LOS ANGELES (AP) -- Fans of Marilyn Monroe have won a battle to preserve her mark on Los Angeles and are a step closer to seeing a towering statue of the silver screen icon remain in Palm Springs.

The Los Angeles home where Monroe briefly lived and died has been declared a historic cultural monument, while a Palm Springs planning commission decision boosted chances that a 26-foot (8-meter) statue called "Forever Marilyn" will stay in place.

The Los Angeles City Council voted for the historic designation Wednesday after a lengthy battle over whether the home in the tony Brentwood neighborhood would be demolished, the Los Angeles Times reported.

The current owners live next door and wanted to raze the house in order to expand their estate. The council, however, was unanimous in moving to save it.

"There's no other person or place in the city of Los Angeles as iconic as Marilyn Monroe and her Brentwood home," Traci Park, the area's council representative, said before the vote.

Monroe bought the house for $75,000 and died there just months later on Aug. 4, 1962, from an apparent overdose. The current owners, Brinah Milstein and Roy Bank, bought the house for $8.35 million and obtained a demolition permit but ran into opposition.

They contend the house has been changed so much over the years that it no longer is historic, and that it has become a neighborhood nuisance due to tourist traffic.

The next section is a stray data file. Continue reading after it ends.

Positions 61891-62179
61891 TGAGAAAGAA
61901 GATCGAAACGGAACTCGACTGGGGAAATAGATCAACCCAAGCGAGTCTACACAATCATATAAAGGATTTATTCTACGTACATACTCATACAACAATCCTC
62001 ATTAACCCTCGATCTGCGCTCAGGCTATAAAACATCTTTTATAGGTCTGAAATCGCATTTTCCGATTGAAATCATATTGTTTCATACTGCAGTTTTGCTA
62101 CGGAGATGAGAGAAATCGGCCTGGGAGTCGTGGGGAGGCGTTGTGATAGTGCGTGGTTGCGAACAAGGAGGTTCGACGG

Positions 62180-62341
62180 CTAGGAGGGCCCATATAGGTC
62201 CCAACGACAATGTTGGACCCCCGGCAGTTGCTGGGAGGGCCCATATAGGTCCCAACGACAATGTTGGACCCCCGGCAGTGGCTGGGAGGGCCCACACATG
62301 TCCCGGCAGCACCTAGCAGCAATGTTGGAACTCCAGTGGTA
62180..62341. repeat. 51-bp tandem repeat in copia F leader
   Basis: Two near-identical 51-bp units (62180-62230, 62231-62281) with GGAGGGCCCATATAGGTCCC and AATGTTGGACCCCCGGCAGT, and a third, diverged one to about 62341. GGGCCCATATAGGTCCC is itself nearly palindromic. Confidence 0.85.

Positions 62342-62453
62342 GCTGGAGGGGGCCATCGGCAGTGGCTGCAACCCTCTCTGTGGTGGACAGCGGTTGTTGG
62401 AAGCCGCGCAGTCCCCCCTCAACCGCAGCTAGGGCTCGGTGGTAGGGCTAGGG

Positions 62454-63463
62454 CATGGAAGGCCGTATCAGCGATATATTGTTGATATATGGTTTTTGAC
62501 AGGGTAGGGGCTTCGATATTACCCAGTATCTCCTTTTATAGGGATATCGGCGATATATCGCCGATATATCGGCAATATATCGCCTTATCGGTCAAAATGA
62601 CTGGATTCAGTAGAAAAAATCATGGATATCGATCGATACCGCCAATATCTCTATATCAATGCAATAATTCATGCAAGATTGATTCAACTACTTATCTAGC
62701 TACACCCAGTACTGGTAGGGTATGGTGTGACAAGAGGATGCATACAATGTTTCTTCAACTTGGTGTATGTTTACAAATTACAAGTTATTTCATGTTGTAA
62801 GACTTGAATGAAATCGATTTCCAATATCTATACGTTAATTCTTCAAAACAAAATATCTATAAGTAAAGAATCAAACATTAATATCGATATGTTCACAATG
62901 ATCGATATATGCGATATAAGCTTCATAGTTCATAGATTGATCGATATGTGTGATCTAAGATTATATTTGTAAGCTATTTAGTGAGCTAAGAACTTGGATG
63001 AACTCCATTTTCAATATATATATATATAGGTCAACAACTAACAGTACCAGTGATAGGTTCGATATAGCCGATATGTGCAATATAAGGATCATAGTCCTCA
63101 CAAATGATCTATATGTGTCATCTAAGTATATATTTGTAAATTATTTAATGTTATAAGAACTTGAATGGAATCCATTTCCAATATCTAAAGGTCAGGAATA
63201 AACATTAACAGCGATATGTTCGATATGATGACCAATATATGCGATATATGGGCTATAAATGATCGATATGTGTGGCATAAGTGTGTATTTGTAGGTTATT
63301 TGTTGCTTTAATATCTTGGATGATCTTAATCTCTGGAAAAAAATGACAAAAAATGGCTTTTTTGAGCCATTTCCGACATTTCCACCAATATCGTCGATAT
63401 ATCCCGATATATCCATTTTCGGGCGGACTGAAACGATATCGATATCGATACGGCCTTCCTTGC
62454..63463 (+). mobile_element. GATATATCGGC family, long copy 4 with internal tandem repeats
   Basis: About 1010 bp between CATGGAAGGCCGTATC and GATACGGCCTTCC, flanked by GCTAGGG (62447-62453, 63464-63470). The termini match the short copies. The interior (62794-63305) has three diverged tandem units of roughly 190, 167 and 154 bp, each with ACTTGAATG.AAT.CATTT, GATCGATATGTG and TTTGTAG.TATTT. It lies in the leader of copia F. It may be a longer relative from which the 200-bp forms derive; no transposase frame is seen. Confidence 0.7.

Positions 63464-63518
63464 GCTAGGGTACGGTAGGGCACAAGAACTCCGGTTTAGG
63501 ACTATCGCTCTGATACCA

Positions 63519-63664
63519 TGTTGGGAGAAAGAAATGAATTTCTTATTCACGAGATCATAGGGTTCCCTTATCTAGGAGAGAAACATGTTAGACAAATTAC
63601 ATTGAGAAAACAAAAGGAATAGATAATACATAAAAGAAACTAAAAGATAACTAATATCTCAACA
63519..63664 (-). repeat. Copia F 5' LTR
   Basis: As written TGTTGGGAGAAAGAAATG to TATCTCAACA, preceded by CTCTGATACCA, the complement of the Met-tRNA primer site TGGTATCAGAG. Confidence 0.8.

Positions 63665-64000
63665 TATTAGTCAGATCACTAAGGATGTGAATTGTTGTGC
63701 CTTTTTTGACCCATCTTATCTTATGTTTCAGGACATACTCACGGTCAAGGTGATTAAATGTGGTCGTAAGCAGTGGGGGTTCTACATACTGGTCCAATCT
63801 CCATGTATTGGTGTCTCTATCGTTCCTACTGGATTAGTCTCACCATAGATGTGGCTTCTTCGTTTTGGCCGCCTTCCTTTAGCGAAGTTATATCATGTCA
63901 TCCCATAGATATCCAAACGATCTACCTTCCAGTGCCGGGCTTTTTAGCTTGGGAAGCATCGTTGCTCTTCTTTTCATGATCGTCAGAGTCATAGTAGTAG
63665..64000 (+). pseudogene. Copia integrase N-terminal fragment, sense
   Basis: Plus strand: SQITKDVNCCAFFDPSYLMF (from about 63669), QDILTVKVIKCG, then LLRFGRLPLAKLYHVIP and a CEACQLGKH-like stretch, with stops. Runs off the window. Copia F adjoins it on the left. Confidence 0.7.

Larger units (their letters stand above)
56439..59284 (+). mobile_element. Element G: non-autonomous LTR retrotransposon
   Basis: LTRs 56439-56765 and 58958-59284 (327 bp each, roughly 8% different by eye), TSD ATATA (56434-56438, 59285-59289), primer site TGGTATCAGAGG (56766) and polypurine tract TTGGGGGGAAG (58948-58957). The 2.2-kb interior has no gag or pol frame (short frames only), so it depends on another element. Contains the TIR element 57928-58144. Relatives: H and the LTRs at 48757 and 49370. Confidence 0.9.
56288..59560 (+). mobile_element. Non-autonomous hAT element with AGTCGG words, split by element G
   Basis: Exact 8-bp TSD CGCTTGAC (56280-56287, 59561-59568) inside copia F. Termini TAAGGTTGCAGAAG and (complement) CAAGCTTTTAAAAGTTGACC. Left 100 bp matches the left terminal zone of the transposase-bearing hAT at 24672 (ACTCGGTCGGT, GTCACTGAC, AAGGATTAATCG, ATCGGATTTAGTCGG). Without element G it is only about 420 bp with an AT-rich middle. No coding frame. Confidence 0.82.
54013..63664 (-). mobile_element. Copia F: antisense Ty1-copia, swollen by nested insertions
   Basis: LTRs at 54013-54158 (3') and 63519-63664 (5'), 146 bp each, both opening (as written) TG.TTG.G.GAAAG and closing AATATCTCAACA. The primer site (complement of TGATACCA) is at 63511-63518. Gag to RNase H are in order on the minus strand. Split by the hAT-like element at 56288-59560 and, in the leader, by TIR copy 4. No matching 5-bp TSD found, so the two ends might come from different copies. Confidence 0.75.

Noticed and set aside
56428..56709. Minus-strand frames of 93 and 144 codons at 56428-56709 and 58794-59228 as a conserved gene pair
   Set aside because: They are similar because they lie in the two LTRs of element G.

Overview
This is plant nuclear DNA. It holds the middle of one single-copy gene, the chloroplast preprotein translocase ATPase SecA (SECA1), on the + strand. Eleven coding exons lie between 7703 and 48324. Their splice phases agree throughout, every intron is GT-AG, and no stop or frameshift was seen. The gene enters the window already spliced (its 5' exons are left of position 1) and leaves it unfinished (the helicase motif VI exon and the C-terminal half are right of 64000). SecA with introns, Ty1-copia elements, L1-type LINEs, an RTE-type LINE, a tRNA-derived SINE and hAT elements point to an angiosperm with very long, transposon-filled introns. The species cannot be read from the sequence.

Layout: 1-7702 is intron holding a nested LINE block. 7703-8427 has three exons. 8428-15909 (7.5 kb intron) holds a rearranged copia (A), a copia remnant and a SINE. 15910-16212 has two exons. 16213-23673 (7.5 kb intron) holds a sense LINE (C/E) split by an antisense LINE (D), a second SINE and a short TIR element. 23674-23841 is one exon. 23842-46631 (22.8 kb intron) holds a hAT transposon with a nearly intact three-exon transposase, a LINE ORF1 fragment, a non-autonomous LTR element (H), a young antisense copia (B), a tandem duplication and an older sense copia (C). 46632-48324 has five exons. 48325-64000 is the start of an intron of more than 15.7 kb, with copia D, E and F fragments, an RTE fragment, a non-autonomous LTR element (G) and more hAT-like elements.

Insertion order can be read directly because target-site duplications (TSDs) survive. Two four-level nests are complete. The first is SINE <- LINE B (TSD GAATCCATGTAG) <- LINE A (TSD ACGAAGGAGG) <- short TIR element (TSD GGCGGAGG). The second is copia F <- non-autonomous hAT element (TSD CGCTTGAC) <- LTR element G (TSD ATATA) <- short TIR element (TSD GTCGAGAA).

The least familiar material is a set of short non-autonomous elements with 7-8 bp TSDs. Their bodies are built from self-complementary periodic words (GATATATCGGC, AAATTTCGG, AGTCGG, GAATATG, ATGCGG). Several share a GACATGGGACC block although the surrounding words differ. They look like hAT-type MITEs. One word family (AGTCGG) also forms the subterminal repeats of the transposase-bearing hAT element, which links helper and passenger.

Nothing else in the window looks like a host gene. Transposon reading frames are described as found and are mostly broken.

The process that led to the designation was "biased, unconstitutional and rigged," Peter C. Sheridan, an attorney for Milstein and Bank, said in a statement to The Associated Press.

Sheridan asserted that Park and her staff were not responsive to the owners' efforts to find a solution and ignored opposition by civic and homeowners' groups.

The attorney also said the city had "granted dozens of permits to over 14 different prior owners to change the home through numerous remodels, resulting in there being nothing left reflecting Ms. Monroe's brief time there 60 years ago."

In Palm Springs, the "Forever Marilyn" statute depicts Monroe in the famous billowing dress scene from "The Seven Year Itch." It has been moved around the U.S. and elsewhere, including a previous stint in Palm Springs, and is now back. A hotel industry group that owns the statue wants it to remain permanently but some residents oppose it.

A technical decision about the location by the planning commission on Wednesday marked a step toward keeping the statue, The Desert Sun reported. The matter continues before the Palm Springs City Council in the future.